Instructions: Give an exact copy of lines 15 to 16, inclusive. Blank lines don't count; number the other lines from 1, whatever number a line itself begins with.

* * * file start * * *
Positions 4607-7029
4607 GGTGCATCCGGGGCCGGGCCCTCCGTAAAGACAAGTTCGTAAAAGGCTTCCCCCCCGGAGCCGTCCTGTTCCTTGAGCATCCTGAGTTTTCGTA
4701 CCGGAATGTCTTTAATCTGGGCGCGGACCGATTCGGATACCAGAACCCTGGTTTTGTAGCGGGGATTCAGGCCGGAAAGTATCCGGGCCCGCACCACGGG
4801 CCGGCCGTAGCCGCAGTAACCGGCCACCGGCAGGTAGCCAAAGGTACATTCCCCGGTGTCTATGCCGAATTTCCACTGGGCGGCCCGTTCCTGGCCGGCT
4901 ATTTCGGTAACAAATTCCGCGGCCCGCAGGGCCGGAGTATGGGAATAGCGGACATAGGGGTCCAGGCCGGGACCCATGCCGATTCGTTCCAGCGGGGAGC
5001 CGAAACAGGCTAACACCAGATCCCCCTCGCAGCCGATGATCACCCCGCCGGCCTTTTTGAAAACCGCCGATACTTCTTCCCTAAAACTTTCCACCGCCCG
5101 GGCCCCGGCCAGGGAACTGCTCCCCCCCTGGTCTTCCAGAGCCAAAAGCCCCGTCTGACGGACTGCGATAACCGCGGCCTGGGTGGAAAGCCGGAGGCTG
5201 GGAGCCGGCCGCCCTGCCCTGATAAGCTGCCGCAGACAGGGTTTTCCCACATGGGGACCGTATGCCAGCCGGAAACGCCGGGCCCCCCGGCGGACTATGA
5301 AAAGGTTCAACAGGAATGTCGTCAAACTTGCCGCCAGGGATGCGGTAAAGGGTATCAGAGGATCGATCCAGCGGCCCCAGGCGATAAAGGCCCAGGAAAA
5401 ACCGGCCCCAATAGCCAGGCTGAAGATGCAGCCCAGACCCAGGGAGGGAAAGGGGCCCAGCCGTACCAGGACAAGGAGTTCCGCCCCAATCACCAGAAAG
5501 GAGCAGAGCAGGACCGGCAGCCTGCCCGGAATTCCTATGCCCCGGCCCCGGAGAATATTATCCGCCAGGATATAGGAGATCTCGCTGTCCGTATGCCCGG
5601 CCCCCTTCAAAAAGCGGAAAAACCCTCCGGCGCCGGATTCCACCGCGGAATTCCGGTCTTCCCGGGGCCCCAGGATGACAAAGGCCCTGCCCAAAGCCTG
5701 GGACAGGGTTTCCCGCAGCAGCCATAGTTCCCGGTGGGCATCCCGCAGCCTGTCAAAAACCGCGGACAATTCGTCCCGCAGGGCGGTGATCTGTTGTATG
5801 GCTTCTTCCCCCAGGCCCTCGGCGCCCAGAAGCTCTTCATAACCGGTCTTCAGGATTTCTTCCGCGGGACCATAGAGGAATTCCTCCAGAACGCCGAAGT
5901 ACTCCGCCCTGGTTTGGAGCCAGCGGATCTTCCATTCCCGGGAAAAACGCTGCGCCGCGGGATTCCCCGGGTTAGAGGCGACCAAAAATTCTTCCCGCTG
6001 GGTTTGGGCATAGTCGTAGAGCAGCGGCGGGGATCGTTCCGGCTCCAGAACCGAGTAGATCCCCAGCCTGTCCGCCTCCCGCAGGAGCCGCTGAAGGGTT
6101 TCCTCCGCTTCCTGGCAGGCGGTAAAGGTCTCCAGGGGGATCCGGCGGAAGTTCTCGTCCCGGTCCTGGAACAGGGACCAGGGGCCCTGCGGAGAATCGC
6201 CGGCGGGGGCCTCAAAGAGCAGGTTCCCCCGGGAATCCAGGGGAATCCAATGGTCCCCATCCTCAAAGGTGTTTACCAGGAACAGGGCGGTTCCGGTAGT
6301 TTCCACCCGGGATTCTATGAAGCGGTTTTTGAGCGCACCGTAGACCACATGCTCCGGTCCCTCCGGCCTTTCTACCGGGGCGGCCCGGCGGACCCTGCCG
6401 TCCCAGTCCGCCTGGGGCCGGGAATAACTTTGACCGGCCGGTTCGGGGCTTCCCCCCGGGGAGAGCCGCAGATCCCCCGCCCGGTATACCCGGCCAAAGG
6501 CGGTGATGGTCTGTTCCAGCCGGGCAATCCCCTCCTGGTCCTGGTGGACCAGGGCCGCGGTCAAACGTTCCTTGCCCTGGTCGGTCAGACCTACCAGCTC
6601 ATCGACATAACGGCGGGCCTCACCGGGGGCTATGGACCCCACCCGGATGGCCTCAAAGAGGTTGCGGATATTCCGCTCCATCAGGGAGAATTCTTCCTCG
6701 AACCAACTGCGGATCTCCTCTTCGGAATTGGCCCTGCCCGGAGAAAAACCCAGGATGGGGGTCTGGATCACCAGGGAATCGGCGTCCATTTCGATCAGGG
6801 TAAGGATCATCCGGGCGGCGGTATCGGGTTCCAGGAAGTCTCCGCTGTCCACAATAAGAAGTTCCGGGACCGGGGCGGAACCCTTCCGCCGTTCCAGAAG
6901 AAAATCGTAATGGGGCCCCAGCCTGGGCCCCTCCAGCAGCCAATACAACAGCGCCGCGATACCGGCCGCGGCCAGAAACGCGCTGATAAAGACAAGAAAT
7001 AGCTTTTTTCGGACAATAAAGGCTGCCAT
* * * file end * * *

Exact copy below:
5901 ACTCCGCCCTGGTTTGGAGCCAGCGGATCTTCCATTCCCGGGAAAAACGCTGCGCCGCGGGATTCCCCGGGTTAGAGGCGACCAAAAATTCTTCCCGCTG
6001 GGTTTGGGCATAGTCGTAGAGCAGCGGCGGGGATCGTTCCGGCTCCAGAACCGAGTAGATCCCCAGCCTGTCCGCCTCCCGCAGGAGCCGCTGAAGGGTT